Hamilton Health Sciences (HHS) is a family of hospitals serving the 468,000 citizens of the city of Hamilton and the more than two million residents of Central-South Ontario, Canada. HHS is one of Canada’s largest teaching hospitals, and its 10,000 staff, physicians and volunteers provide a comprehensive range of acute, non-acute and specialized services, catering to health care needs from preconception through to aging adults. Chedoke Hospital, Hamilton General Hospital, Henderson General Hospital, McMaster Children’s Hospital and McMaster University Medical Centre are all part of the HHS family, along with the Juravinski Cancer Centre, the most comprehensive centre for cancer care and research in the entire region.
Although Hamilton Health Sciences operates its five hospitals on four campuses as a single, combined facility, each hospital still had its own independent health records department, resulting in significant challenges managing patient health records.
A patient at HHS could end up with as many as four different health records, for example, requiring considerable effort by medical staff when pulling together the comprehensive clinical picture of that patient’s history they use to ensure delivery of the best possible care.
With the consolidation of the hospitals and the growing number of patients, the paper health records at HHS were becoming very difficult to manage. And with 10 million pages of patient records being generated annually, filing rooms in the Health Records Department were crammed full, making it difficult to file and retrieve records. With a vast amount of prime hospital space already being consumed for filing, records could only be retained for 48 months before they had to be put on microfilm, making them even more difficult to access.
Competition for use of patient charts also posed problems. Physicians, clinicians and records department could all easily be trying to use a patient’s charts at the same time. This often resulted in multiple copies of each record being used concurrently by staff in different departments – each adding their own written notes and completed forms – thus creating additional work for records staff to pull these together into a single consolidated health record.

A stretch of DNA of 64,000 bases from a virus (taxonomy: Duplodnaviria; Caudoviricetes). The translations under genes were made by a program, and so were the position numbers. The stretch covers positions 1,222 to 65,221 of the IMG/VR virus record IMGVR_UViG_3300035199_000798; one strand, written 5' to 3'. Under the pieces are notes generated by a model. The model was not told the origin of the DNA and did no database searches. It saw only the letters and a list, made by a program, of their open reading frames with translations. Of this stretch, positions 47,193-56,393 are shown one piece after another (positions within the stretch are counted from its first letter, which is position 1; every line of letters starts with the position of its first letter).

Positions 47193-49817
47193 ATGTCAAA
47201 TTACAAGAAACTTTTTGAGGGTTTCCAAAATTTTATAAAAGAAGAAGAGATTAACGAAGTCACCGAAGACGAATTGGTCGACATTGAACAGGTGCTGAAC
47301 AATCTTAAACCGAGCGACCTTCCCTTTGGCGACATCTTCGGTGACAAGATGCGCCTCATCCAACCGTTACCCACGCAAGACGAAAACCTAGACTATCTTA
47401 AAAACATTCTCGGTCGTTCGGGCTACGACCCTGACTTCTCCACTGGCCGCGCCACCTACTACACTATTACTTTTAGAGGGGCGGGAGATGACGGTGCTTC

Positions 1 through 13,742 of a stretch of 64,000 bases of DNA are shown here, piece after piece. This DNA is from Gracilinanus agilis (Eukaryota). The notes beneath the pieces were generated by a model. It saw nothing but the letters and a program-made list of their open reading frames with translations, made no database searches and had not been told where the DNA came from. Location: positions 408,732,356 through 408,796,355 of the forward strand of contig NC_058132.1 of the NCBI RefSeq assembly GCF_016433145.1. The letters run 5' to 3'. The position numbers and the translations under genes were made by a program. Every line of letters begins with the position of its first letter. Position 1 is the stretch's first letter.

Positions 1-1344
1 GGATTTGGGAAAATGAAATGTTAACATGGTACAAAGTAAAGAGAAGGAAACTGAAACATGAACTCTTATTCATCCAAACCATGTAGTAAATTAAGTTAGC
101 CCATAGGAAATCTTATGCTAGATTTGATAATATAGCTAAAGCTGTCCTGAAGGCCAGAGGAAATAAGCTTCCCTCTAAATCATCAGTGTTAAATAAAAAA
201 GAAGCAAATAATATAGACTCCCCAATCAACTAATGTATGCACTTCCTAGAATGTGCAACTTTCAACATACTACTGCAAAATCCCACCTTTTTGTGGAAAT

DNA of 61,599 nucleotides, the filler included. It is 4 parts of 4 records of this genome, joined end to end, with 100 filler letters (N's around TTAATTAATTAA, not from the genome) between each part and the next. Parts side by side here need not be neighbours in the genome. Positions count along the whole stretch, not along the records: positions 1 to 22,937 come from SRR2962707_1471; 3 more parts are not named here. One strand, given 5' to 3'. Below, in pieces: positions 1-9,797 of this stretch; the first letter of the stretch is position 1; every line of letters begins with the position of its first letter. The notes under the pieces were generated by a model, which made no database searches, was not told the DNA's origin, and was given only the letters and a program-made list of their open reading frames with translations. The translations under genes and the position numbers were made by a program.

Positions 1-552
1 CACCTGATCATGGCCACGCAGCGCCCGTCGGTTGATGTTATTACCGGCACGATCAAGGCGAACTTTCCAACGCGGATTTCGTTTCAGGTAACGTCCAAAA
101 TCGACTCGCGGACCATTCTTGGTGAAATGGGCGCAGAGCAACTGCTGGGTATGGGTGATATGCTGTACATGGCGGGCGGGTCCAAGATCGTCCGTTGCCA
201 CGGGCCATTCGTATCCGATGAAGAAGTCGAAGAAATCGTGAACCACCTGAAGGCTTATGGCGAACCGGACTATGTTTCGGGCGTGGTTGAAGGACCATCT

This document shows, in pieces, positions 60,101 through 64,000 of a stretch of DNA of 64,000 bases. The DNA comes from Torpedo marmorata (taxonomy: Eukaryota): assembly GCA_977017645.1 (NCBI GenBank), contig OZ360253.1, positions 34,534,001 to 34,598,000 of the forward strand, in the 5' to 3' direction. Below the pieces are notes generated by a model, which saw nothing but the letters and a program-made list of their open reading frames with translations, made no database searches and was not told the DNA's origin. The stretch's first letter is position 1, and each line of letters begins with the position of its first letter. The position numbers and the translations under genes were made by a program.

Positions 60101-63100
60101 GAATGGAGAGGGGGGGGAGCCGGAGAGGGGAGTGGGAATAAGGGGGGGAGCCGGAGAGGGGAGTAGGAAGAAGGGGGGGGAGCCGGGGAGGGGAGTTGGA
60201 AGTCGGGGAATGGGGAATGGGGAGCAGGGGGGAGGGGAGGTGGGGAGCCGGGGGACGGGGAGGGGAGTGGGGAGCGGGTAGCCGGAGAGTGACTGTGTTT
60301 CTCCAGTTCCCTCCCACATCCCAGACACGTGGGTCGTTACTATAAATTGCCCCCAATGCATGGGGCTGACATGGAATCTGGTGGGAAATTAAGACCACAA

A new approach was needed that would consolidate the staff, activities and records in the five separate records departments into a single operation with a streamlined records management process that would make accurate, up-to-date patient health records quickly and easily accessible by all authorized HHS staff.
The final straw, however, was HHS’s decision to standardize on the use of MEDITECH’s Health Care Information System as the clinical operations system for all its hospitals. The paper records filing system in use at two of the HHS facilities was not compatible with the way that MEDITECH works. Every paper record at those two sites – each with two large filing rooms each containing as many as 300,000 records – would have to be taken off the shelves, renumbered, resorted and then put back on the shelves again.
After finding that it would take upwards of $700,000 for such an undertaking, senior management at HHS decided their money would be better spent on a longer-term solution for their records management problems – one that provided far more future potential than their current paper-based system could ever offer.
In the Spring of 2002, HHS, faced with the growing problems of managing a paper-based health records system, began looking at document imaging and electronic document management solutions available in the marketplace, including the CGI Sovera Health Information Management solution.